Guide to Developing & Managing Overdose Prevention & Take-Home Naloxone Projects

Page 31

Jails and Corrections Individuals with a history of drug use who are leaving jail or prison have a great likelihood of overdosing in the first 2 weeks following discharge. Correctional settings are great places to provide overdose prevention information and ideally, naloxone prescription at the time of discharge. Overdose prevention groups can be provided to individuals in treatment programs in prison/jail, on open tiers where educational groups are offered or in classrooms. It is also beneficial to work with probation offices, drug courts and pre-trial diversion programs to provide overdose prevention education and when allowed, naloxone prescription. As a program or individual providing harm reduction services, it can be challenging to get access into the correctional system to provide overdose education, but several programs across the country (in San Francisco, Pittsburgh, New York City, Baltimore, Massachusetts, Rhode Island and several facilities in New Mexico) have made it happen. As of now, none of these programs distribute naloxone to inmates while they are incarcerated, or as they are leaving custody, but they do provide vital overdose education and referral to local naloxone programs on the outside.

To gain entrée to the correctional system, it is important to find an ally, someone who is on the inside who you can present the idea to, and who has the power to help move it through the proper channels to gain approval from the facility. Some jails and prisons have public health interventions in place already, like HIV testing or peer-led HIV prevention, or they have a jail health program that could be a good place to start. You can also check to see if the correctional system has an offender re-entry program, or case management program — these are also possible places to find an ally who understands the increased risk of overdose for people leaving prison and re-entering the community. If your local department of public health already works within the prisons, contact them to inquire about proposing an overdose prevention group. Many jails and prisons also have drug treatment components that may be interested in incorporating overdose prevention into their existing workshops and group activities.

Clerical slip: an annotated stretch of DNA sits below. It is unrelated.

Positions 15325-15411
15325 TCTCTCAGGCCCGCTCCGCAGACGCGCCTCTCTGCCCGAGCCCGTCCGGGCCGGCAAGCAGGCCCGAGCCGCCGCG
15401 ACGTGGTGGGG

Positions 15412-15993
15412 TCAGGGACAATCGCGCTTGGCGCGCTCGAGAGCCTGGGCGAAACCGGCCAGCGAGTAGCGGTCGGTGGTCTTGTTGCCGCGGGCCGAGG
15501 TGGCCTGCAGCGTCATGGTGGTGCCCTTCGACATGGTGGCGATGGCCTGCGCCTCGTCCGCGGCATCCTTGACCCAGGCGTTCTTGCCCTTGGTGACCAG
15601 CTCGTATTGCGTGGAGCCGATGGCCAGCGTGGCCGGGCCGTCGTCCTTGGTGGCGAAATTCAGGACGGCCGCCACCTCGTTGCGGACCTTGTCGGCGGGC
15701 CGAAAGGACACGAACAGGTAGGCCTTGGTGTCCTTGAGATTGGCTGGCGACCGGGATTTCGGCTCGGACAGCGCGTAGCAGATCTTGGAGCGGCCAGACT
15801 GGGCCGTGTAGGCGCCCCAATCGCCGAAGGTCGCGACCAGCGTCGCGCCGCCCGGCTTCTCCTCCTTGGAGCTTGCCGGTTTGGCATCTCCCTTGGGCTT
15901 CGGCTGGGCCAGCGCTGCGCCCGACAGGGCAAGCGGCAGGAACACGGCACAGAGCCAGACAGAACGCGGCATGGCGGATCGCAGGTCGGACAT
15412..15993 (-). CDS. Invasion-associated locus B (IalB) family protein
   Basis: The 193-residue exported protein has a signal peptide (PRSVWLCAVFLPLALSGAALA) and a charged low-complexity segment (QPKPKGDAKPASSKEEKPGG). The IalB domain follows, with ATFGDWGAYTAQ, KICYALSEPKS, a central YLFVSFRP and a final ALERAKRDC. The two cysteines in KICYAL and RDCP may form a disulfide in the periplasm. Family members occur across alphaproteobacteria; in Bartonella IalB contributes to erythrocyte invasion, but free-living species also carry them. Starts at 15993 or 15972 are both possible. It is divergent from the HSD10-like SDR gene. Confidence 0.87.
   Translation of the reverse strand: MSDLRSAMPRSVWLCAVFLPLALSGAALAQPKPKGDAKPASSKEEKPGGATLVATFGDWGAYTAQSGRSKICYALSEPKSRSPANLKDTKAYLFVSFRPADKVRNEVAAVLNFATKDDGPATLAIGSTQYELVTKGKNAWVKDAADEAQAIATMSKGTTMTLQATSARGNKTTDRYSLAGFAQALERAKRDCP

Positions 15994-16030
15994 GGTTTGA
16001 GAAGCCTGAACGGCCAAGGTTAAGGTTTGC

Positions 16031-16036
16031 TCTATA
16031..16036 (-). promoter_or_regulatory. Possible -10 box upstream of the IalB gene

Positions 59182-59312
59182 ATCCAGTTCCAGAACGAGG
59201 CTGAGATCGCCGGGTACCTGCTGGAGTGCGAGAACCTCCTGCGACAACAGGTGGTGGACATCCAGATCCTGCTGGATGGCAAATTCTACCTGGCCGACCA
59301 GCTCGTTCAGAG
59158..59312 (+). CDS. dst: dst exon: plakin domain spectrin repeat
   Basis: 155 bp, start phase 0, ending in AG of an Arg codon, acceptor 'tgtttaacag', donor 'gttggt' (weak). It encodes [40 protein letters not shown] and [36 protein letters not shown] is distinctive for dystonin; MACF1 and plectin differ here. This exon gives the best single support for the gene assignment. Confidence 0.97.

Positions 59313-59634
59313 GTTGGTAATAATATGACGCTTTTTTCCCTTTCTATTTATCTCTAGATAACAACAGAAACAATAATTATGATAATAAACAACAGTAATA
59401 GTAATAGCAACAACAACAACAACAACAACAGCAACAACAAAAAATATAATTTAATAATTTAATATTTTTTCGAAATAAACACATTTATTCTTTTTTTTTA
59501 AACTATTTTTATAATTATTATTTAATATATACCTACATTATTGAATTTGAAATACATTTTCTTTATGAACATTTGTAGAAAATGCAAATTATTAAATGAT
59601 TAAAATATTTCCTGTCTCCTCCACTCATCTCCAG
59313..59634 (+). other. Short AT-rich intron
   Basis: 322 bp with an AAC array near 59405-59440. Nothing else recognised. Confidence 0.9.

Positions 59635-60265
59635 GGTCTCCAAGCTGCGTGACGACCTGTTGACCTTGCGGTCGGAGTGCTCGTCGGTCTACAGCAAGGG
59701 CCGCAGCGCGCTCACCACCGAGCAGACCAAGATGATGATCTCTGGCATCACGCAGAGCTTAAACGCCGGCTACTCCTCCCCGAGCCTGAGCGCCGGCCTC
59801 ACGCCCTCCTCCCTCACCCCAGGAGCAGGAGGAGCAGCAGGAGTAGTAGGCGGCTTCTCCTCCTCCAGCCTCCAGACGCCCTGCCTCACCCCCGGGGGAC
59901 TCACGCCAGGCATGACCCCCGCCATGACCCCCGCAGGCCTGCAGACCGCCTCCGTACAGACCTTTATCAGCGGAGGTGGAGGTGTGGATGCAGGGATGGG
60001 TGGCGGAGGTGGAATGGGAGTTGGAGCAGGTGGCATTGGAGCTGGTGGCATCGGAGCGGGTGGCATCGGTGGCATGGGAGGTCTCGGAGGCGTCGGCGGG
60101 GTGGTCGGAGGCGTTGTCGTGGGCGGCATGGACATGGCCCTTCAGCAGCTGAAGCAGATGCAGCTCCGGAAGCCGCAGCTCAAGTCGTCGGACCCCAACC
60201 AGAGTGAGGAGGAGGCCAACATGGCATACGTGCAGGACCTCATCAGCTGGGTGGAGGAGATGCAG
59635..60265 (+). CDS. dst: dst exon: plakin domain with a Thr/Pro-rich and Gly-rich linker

Providing Overdose Prevention Training in a Corrections Setting Respect authority! This might be a tough one, but the correctional system is rigidly hierarchical and there are many rules and policies intended to keep inmates, correctional officers and visitors safe. Some of these policies might seem ridiculous, inappropriate or downright abusive to you, but remember that you are their guest; policies must be respected or you won’t be allowed in to do the important work that you want to do. So: Follow their rules. Vent later. Your goal is to get information to the individuals who are locked up, and dealing with correctional officers and prison administrators is the only way you’ll get to do that. Plus, sometimes they can be great allies, so don’t assume the worst from the start. Similar to the suggestion above, follow the proper channels to get approval to enter the corrections system and keep all relevant parties informed of your intentions, content and actions. Similar to providing overdose prevention in drug treatment settings, If participants (or correctional officers, wardens, etc.) express discomfort about discussing drug use or relapse, it’s important to try framing the training as “how to save a life” and to discuss the possibility of witnessing overdose among other people, like family or friends, who may continue to use and who may be at risk.


Issuu converts static files into: digital portfolios, online yearbooks, online catalogs, digital photo albums and more. Sign up and create your flipbook.